The US still owes UNESCO millions in arrears.
In a widely anticipated move, the Trump administration announced on October 12 that it is to withdraw from UNESCO, the 72-year-old UN agency which protects the world’s cultural heritage. It is a move that benefits few.
Much of UNESCO’s work – which coordinates international cooperation in education, science, culture and communication – is transformational. While it will continue to operate, the US withdrawal will weaken its finances and central policy focus. The impact of future cultural interventions by the US in other countries may also be weakened, and it will open itself to criticism that they are merely exercises in American soft power.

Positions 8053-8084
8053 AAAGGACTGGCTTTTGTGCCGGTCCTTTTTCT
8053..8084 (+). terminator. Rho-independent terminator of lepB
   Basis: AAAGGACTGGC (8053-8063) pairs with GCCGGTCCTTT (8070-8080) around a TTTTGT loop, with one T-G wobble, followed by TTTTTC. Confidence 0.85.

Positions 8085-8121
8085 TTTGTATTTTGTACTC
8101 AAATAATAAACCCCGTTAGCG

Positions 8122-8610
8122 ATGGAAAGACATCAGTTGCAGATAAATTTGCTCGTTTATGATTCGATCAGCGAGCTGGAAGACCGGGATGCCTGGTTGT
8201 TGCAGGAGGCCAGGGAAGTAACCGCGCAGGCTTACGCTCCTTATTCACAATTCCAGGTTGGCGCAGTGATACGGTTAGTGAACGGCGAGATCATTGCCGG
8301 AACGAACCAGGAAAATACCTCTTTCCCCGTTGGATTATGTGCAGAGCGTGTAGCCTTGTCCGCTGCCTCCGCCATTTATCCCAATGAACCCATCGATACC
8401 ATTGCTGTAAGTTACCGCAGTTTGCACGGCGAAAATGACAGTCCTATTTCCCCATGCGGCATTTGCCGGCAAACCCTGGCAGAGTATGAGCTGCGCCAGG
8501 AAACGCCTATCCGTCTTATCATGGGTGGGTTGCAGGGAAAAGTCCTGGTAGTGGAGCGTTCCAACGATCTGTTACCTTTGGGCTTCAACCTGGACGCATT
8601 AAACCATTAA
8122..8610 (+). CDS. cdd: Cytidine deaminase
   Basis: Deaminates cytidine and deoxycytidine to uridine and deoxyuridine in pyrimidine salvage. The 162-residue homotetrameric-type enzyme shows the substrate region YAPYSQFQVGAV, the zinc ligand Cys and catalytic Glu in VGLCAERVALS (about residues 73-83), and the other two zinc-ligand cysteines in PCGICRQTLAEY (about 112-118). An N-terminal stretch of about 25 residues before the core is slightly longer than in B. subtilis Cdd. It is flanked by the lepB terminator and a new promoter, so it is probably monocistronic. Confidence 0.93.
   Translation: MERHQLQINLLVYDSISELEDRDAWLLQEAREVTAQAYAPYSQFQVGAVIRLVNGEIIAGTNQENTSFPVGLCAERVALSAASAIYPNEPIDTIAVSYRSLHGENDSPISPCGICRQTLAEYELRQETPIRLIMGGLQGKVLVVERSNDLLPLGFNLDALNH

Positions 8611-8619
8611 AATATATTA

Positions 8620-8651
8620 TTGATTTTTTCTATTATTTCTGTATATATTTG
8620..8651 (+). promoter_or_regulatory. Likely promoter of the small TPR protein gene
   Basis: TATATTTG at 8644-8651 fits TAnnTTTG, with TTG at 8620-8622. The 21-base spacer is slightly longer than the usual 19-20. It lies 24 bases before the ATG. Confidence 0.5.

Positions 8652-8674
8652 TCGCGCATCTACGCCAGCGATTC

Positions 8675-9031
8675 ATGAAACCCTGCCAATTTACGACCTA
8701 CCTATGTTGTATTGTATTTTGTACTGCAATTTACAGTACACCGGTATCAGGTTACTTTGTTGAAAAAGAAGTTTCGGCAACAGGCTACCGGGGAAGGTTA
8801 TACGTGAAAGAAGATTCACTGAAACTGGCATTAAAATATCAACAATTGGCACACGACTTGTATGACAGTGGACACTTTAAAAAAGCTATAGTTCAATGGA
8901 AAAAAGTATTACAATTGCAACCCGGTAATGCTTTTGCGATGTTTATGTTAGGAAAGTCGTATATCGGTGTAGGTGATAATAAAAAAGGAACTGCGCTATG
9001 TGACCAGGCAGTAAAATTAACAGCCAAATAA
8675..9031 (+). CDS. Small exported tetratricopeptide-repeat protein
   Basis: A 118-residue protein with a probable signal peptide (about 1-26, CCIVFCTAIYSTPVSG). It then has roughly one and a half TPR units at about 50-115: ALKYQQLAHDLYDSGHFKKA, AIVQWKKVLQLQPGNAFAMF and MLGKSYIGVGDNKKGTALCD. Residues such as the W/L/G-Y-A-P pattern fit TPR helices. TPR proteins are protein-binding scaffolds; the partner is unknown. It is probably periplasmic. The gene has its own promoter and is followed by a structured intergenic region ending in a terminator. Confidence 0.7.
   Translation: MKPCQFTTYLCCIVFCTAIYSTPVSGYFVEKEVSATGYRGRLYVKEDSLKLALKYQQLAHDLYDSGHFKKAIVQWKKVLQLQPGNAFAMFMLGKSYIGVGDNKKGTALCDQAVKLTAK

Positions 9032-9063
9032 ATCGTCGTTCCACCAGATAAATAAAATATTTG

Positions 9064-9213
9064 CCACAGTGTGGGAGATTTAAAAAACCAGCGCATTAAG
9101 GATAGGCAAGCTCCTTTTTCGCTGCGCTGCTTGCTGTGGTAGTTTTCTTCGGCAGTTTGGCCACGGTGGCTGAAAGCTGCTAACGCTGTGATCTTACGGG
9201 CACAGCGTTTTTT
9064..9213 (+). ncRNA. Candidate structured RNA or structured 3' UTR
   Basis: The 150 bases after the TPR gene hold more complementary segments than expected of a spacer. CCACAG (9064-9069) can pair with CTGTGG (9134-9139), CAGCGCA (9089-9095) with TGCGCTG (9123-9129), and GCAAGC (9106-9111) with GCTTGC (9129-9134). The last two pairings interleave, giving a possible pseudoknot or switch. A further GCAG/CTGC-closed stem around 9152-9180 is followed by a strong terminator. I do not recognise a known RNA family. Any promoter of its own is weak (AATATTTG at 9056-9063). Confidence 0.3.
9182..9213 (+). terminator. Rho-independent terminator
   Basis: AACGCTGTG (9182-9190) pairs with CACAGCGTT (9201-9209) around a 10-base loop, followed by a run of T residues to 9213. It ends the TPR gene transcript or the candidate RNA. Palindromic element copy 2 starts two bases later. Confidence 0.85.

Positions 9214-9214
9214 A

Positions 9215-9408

A communique from the US Department of State cited “US concerns with mounting arrears at UNESCO, the need for fundamental reform in the organisation, and continuing anti-Israel bias at UNESCO”.